Ultimately, environmental stewardship is about protecting and maintaining our planet for future generations. There are many decisions we can make, both as individuals and as a part of a team, to support these goals, just as we do when it comes to a positive safety attitude and taking responsibility for the choices we are making. Toward this effort, the practice of pausing is a powerful one. When we catch ourselves with our head out of the game, we can stop and take four seconds to clear our head, refocus, check our surroundings, and review the task at hand. Some important questions we can ask ourselves when it comes to safety are:

  • Am I putting myself or others at risk?
  • Am I prepared to continue to work safely?
  • Am I focused on what needs to get done?
  • Am I ready to act to do it safely?

Much like safety, we can ask important questions on our path to sustainability:

  • How can I consider the environmental impacts?
  • Am I following the requirements of regulatory agencies?
  • How can I avoid shortcuts that may result in adverse outcomes for this ecosystem?
  • How can I cultivate compatible and native species on the ROW?
  • What are my objectives for biodiversity?

Making safety a core value can help to drive sustainability by providing people with the resources they need to do their work without fear of getting hurt or facing repercussions. An influence like time pressure can also wreak havoc on a safe or sustainable mindset. To prevent workplace incidents and enhance sustainability, we can shift our focus towards a more proactive process. This means taking time to consider the options rather than regressing to the autopilot mentality of “We’ve always done it this way.” If we always do what we’ve always done, we will always get the same results, for better or for worse.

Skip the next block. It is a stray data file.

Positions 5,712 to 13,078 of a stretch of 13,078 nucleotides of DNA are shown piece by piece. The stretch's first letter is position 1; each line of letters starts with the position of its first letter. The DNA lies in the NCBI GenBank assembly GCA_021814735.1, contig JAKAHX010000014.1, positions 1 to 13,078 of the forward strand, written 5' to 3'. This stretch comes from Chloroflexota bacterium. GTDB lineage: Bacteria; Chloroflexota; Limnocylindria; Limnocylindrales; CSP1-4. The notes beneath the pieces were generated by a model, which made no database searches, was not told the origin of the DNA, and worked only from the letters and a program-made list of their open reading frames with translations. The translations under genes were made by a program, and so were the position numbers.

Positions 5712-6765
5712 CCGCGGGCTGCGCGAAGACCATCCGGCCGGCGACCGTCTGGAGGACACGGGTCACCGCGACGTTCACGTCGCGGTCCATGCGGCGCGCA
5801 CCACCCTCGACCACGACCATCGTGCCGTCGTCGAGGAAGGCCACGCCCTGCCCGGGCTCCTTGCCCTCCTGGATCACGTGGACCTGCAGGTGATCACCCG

Much like safety, education is power when it comes to environmental stewardship. Educate yourself and others! Understanding local ecosystems and the impact we make on them is the first step to making lasting change. Ask yourself, how does your program measure up on environmental stewardship, and what can I (or my organization) do to promote sustainability and biodiversity? The UAA Environmental Stewardship Committee has to begin answering many of these questions.

Safety is something that we would never say is “complete” or “finished.” Safety and environmental stewardship are not items to be checked off a list—they are ongoing, continual process improvements. As we gain knowledge and understanding of best practices for environmental stewardship, it is our obligation to leverage that knowledge and implement environmentally sustainable principles and practices. At the end of the day, what we do is important, but it is also how and why we do it that matters.

Author
ĵֱ Staff

ĵֱ is the largest independent utility consulting company in the U.S. and empowers utilities to proactively manage vegetation across their entire rights-of-way. We consistently stay on top of and share relevant industry content with our employees and customers around the country.